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The Evolution of Human Birth

The difficulties of childbirth have probably challenged humans and their ancestors for millions of years-- which means that the modern custom of seeking assistance during delivery may have similarly ancient roots

By Karen R. Rosenberg and Wenda R. Trevathan

On the Termination of Species

Ecologists' warnings of an ongoing mass extinction are being challenged by skeptics and largely ignored by politicians. In part that is because it is surprisingly hard to know the dimensions of the die-off, why it matters and how it can best be stopped

By W. Wayt Gibbs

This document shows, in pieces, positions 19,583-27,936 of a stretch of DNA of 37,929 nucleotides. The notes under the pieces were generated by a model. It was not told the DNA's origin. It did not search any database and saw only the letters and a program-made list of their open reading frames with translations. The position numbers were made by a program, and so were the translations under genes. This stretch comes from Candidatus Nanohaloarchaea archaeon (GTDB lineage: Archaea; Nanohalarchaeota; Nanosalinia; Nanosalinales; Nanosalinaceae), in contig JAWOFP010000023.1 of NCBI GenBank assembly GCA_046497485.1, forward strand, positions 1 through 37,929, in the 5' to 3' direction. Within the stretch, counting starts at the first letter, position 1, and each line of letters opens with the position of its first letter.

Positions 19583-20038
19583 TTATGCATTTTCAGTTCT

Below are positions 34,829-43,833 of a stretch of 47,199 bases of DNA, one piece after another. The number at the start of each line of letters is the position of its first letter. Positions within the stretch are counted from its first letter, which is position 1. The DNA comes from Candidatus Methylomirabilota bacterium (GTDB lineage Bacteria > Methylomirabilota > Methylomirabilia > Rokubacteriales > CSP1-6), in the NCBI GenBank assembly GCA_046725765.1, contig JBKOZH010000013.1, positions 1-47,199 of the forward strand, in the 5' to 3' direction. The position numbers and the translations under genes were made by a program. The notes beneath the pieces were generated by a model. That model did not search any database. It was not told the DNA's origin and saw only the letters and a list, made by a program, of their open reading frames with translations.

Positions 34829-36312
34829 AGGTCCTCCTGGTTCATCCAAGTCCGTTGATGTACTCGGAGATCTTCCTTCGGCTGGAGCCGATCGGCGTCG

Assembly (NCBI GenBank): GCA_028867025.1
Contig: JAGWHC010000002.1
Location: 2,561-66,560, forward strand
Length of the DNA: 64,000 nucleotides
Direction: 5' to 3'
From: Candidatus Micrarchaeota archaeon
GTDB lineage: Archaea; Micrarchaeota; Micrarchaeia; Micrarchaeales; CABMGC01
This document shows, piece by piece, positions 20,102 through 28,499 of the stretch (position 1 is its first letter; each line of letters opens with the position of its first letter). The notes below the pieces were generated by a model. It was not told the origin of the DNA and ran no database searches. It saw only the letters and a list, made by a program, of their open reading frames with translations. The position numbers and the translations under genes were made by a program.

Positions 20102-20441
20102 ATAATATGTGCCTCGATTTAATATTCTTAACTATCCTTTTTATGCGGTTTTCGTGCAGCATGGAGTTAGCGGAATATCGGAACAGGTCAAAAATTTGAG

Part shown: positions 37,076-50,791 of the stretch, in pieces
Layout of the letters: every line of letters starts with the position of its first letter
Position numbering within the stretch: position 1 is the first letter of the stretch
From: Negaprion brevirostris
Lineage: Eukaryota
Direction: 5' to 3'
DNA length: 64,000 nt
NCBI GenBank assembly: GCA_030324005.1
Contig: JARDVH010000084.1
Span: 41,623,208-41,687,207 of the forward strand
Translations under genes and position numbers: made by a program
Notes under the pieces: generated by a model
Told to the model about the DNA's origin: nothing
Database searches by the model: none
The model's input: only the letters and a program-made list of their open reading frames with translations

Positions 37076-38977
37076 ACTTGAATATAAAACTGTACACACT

Gravity's Kaleidoscope

The most massive telescopes known to humanity sit not on earthly mountaintops but in deep space. They are gravitational lenses, once mere curiosities, now one of the most important tools in astronomy

By Joachim Wambsganss

Does Class Size Matter?

Legislators are spending billions to reduce class sizes. Will the results be worth the expense?

By Ronald G. Ehrenberg, Dominic J. Brewer, Adam Gamoran and J. Douglas Willms

Beyond Chicken Soup

The antiviral era is upon us, with an array of virus-fighting drugs on the market and in development. Research into viral genomes is fueling much of this progress

By William A. Haseltine


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